By Rachel Harrington
Increasingly reliant on electronic weaponry, detection devices, protection systems and advanced communications systems to do their jobs, U.S. Army soldiers are routinely shouldering up to 35 pounds of batteries. But the Army Research Laboratory (ARL) believes that most of that added weight can be eliminated.
Toward that end, Boston University will soon partner with the ARL in a five-year, $15 million University of Utah-led effort aimed at using computer simulations to create materials for lighter, more energy-efficient devices and batteries. BU will receive about $3.5 million to focus on the electronic and photonics materials portion of the project. Its main partners, the University of Utah and Rensselaer Polytechnic Institute, will research electrochemical materials/devices and heterogenous materials, respectively.
“The fact that our team has an important role in this project means that the research conducted at BU is receiving significant recognition outside the university,” said Associate Professor Enrico Bellotti (ECE, MSE), who paved the way for BU’s role in this partnership and serves on the project’s alliance executive committee. “We think that this program is a great opportunity to further the outside visibility of the ECE department and the research that is carried out in our groups.”
As part of BU’s role on the project, Bellotti, Professor Francesco Bertazzi of Politecnico di Torino, Italy, and Professor Efthimios Kaxiras from Harvard University will develop simulation models of electronic materials, specifically wide band gap semiconductors, that can be used by the U.S. armed services. Associate Professor Luca Dal Negro (ECE, MSE) and Politecnico di Torino Professor Giuseppe Vecchi will advance new approaches for designing smaller and more efficient electromagnetic devices for energy harvesting, and Associate Professor Martin Herbordt (ECE) will contribute his expertise in parallel computing, a key enabling technology for producing the simulation models.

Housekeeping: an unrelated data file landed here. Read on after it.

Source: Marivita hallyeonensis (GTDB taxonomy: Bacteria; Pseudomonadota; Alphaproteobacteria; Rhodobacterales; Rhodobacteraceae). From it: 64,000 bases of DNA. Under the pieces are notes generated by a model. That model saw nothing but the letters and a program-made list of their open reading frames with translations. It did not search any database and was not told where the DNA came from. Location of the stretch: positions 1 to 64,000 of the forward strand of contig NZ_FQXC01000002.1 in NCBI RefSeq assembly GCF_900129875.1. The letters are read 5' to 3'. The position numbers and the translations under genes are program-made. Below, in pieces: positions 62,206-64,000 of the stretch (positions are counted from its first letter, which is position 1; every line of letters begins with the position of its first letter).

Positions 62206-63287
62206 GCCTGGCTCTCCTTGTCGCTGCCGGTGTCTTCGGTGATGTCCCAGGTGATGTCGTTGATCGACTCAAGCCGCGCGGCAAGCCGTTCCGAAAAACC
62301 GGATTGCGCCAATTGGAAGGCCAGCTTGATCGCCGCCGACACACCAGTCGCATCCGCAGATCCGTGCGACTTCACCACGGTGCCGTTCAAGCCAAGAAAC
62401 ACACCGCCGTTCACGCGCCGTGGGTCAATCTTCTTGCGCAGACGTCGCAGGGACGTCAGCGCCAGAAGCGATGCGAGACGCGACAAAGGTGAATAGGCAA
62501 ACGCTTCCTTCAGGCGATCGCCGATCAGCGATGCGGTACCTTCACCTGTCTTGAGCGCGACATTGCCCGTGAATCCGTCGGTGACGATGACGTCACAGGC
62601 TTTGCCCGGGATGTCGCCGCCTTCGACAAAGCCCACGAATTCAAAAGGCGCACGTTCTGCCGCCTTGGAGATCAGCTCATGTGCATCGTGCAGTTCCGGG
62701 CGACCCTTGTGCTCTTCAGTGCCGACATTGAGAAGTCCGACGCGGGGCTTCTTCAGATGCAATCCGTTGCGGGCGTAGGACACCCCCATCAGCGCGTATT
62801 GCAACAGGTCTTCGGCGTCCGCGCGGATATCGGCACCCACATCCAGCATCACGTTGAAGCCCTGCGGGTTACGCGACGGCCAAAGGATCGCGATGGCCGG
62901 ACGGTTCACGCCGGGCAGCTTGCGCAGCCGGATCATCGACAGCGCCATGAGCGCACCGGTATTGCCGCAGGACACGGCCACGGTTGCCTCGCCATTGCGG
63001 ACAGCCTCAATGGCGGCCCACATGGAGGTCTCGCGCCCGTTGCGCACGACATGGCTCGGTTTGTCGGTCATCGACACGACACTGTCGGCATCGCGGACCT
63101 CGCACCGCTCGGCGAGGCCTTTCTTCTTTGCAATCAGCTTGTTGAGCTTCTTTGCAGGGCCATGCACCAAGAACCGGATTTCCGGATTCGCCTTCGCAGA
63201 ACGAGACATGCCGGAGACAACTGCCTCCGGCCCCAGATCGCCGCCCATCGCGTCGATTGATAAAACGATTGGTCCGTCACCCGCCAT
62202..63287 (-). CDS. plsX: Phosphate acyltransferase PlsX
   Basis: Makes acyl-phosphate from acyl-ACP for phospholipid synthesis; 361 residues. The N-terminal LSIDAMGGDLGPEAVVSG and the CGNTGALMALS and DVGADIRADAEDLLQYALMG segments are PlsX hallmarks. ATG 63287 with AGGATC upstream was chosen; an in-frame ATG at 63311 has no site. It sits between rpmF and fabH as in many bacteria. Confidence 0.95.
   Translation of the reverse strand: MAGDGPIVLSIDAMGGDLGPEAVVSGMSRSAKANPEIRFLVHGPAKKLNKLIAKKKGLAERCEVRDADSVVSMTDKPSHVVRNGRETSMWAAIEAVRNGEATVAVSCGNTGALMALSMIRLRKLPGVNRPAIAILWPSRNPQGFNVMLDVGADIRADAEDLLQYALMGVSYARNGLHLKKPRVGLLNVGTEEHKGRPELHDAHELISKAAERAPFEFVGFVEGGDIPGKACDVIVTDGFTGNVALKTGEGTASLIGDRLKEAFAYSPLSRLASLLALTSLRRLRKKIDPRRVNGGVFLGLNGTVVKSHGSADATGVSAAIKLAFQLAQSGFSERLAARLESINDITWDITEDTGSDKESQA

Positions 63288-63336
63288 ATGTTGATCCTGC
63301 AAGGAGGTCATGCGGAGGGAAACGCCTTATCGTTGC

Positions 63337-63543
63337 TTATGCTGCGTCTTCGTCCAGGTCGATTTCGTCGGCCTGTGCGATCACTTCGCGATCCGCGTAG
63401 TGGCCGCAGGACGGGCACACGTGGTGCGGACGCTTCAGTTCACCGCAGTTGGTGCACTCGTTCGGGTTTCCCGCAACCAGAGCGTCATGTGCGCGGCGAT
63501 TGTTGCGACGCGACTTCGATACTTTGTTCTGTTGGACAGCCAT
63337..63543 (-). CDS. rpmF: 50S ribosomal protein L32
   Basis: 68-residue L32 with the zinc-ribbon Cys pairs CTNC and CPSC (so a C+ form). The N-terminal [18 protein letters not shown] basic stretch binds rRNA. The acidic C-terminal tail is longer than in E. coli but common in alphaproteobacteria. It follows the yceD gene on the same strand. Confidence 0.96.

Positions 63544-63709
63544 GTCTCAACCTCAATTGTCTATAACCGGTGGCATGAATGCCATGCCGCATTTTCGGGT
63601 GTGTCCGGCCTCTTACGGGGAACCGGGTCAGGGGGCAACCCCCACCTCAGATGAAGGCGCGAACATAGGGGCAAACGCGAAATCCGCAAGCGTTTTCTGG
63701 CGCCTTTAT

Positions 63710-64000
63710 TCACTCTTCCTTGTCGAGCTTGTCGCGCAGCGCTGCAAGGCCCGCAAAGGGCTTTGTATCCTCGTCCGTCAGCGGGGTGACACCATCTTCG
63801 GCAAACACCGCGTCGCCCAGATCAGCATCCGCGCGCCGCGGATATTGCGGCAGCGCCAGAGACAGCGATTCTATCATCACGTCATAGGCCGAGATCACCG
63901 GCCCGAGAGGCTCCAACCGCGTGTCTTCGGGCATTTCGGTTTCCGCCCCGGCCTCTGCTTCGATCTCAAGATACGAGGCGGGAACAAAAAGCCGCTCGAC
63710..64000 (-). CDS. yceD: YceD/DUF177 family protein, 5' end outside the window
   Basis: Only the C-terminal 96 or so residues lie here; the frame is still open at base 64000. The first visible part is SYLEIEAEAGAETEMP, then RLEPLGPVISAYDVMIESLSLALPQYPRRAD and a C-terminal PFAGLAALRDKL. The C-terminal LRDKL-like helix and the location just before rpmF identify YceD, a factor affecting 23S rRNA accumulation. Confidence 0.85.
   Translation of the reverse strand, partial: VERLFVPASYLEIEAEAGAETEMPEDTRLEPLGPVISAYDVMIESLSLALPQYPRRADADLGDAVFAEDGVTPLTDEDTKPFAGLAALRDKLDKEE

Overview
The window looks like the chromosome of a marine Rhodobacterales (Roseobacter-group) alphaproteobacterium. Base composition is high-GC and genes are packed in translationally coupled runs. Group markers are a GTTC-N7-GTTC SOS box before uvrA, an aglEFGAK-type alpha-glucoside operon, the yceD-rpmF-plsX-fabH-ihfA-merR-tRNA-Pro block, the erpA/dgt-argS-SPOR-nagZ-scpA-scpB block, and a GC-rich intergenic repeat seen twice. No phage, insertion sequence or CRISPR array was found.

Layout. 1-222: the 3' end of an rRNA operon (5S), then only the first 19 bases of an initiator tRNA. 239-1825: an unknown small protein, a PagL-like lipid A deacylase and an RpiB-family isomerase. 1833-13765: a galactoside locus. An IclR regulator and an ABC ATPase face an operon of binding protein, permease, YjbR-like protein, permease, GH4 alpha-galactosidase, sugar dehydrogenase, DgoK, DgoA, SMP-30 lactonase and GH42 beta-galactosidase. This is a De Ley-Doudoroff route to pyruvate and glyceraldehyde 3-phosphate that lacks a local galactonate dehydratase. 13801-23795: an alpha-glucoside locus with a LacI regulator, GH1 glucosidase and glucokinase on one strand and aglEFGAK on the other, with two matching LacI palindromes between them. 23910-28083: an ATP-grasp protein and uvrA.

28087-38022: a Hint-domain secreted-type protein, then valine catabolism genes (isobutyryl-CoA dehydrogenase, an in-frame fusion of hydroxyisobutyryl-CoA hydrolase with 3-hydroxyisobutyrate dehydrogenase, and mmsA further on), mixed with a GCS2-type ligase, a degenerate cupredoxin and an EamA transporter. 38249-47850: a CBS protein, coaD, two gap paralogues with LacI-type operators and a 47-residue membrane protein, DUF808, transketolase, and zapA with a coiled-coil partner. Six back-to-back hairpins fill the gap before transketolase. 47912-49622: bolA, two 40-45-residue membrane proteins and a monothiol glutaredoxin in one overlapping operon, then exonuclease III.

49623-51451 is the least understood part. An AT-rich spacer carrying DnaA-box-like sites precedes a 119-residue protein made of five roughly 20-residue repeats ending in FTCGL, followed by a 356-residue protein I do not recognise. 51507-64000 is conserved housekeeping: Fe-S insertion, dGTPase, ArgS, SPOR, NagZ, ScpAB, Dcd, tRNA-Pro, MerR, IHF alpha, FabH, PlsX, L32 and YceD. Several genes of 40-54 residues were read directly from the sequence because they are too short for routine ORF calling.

“The work on batteries and fuel cells will potentially lead to energy storage devices that possess a higher power density than what is available now and can operate in a wider range of environmental conditions,” said Bellotti, noting that the project could to applications in the defense, automotive and clean energy industries.
The collaboration includes not only BU, University of Utah, RPI, and Politecnico di Torino, but also Pennsylvania State University, Harvard University, Brown University, and University of California, Davis. Combined, these universities will form the Alliance for Computationally-Guided Design of Energy Efficient Electronic Materials, or CDE3M.
Ultimately, the researchers aim to use powerful computers to simulate the behavior of new materials on multiple scales in order to develop better, lighter power supplies.
Improving existing materials is also a goal, observed Professor Martin Berzins, the principal investigator from the University of Utah.
“We want to help the Army make advances in fundamental research that will lead to better materials to help our soldiers in the field,” he said.